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The U.S. Department of Housing and Urban Development’s (HUD) Office of Inspector General (OIG) audited the Housing Authority of the City of Terre Haute, IN’s (Authority) Public Housing Capital Fund program (program). We selected the Authority based on our audits of its nonprofit development activities (see OIG audit report #2009-CH-1011, issued July 2009) and as part of OIG’s initiative to evaluate public housing authorities’ capacity to administer the capital funds provided under the American Recovery and Reinvestment Act of 2009 (Recovery Act). Our audit objectives were to determine whether the Authority (1) properly administered its program and (2) had the capacity to administer its Recovery Act funds.

Under the direction of the former executive director, the Authority violated its annual contributions contract (contract) with HUD when it obtained a $2.3 million construction loan and a $2 million line of credit to finance capital improvements without HUD approval. Further, the Authority did not follow HUD’s and its own procurement requirements and failed to pay its maintenance staff and a contractor the appropriate Federal labor standard wage rates as required by the Davis-Bacon Act. The Authority obligated its Recovery Act funds in a timely manner. However, it lacked adequate written policies and procedures and staff knowledgeable of HUD’s and other Federal procurement requirements. Therefore, it lacked sufficient capacity to expend the funds. As a result, the Authority encumbered $2.3 million of its project assets, and HUD lacked assurance that it (1) used more than $1.4 million in program funds for their intended purposes, (2) operated its program in an efficient manner, and (3) had the capability to effectively expend its Recovery Act funding. Further, the Authority owed more than $49,000 in wage restitution.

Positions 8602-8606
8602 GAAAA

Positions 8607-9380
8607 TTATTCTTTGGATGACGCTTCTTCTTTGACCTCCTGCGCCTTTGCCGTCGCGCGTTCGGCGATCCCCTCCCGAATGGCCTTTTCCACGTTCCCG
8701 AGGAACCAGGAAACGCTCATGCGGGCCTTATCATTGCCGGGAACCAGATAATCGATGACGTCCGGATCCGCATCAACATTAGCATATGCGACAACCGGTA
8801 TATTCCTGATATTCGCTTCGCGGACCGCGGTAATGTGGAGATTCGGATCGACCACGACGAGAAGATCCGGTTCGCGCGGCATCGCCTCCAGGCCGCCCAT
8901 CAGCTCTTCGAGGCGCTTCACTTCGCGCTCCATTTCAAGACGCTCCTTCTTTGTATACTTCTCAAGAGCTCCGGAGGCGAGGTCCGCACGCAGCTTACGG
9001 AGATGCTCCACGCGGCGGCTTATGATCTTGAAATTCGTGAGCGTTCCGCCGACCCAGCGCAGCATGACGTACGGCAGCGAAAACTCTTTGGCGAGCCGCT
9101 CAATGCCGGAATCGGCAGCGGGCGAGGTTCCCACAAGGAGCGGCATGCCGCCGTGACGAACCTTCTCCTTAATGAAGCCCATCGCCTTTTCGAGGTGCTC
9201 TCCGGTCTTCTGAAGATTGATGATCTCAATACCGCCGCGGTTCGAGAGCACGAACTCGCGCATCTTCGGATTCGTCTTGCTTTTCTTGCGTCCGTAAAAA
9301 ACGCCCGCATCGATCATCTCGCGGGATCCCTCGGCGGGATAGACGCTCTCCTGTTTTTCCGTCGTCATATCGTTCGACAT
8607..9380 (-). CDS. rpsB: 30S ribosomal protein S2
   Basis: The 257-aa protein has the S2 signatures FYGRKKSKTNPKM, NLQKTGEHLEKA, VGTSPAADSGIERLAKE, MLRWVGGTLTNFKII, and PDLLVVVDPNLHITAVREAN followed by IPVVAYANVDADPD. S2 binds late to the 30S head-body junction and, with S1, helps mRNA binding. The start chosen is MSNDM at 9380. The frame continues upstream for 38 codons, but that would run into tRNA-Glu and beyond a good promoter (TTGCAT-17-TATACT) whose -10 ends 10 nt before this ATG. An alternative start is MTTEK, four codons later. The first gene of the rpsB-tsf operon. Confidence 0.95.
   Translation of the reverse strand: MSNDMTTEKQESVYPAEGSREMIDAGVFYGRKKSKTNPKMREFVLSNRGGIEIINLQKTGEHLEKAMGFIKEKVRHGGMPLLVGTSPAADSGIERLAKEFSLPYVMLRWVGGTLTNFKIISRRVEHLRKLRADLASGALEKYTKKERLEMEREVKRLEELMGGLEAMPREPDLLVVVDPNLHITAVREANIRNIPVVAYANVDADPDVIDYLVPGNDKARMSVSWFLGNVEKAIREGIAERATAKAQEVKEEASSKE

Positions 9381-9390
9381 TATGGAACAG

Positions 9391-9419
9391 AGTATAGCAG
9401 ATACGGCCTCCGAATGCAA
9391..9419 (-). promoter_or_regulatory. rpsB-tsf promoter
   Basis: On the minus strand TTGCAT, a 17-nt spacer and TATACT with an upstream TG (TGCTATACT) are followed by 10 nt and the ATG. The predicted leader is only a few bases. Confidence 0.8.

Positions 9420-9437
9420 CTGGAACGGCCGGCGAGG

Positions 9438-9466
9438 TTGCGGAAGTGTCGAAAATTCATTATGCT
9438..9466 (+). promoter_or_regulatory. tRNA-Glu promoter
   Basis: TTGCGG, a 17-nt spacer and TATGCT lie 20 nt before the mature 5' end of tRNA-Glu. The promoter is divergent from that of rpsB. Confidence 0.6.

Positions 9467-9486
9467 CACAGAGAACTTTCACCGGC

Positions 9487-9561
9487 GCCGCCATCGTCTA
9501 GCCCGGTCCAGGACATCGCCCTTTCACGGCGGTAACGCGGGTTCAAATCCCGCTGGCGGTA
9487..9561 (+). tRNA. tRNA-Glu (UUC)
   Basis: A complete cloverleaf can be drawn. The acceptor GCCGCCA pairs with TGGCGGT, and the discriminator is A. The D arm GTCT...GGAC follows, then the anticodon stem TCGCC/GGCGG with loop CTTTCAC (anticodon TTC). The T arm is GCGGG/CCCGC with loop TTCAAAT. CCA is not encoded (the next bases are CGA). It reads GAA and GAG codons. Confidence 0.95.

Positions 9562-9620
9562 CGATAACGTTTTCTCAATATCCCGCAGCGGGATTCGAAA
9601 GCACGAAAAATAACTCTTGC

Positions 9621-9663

We recommend that the Acting Director of HUD’s Cleveland Office of Public Housing require the Authority to (1) provide documentation of HUD’s approval of the construction loan, (2) reimburse HUD nearly $800,000 for the interest incurred on the loan from 2000 to 2007 and reimburse its project more than $70,000 for interest incurred on the loan after 2007 from non-Federal funds, (3) provide documentation showing that HUD approved the line of credit and the use of program funds for reimbursement of previously incurred expenses, (4) reimburse its program $129,872 from non-Federal funds for the interest paid on the line of credit, (5) reimburse its current and/or former maintenance employees and contractor $49,532 from non-Federal funds for wage restitution, and (6) implement adequate procedures and controls to address the findings cited in this audit report.

We also recommend that HUD’s Acting Director

Inform the Acting Deputy Assistant Secretary for Field Operations of the Authority’s actions, which may result in a substantial default of its contract.
Consult with HUD’s Office of General Counsel to determine whether the construction loan encumbered and/or pledged the Authority’s project assets. If the loan only encumbered the assets, a determination is needed to conclude whether the loan can be retroactively approved. If the loan cannot be approved, the Authority should be required to reimburse its program more than $1.6 million and its project more than $800,000 from non-Federal funds.
Consult with HUD’s Office of General Counsel to determine the appropriateness of the Authority’s using its fiscal year 2008 program funds to pay for the line of credit expenses that were previously incurred. If the use of the funds was not appropriate and should not be retroactively approved, the Authority should reimburse its program more than $1.4 million from non-Federal funds for its fiscal year 2008 program award.
Acquire capacity to manage its Recovery Act and other similar funding, including, but not limited to, staff persons knowledgeable in Federal procurement requirements or contracting for this expertise, developing specific procedures for financial reporting, management controls, and procurement.
Incorporate the applicable recommendations cited in this audit report into the Authority’s memorandum of agreement with HUD.
Further, we recommend that HUD’s Acting Director, in conjunction with the Director of HUD’s Departmental Enforcement Center, pursue the appropriate administrative sanction(s) against the Authority’s former executive director for failing to enforce HUD’s requirements. We also recommend that HUD’s Associate General Counsel for Program Enforcement determine legal sufficiency and if legally sufficient, pursue remedies under the Program Fraud and Civil Remedies Act against the Authority’s former board chairperson/principals for incorrectly certifying that the information contained in the Authority’s annual plans was true and accurate when it was not.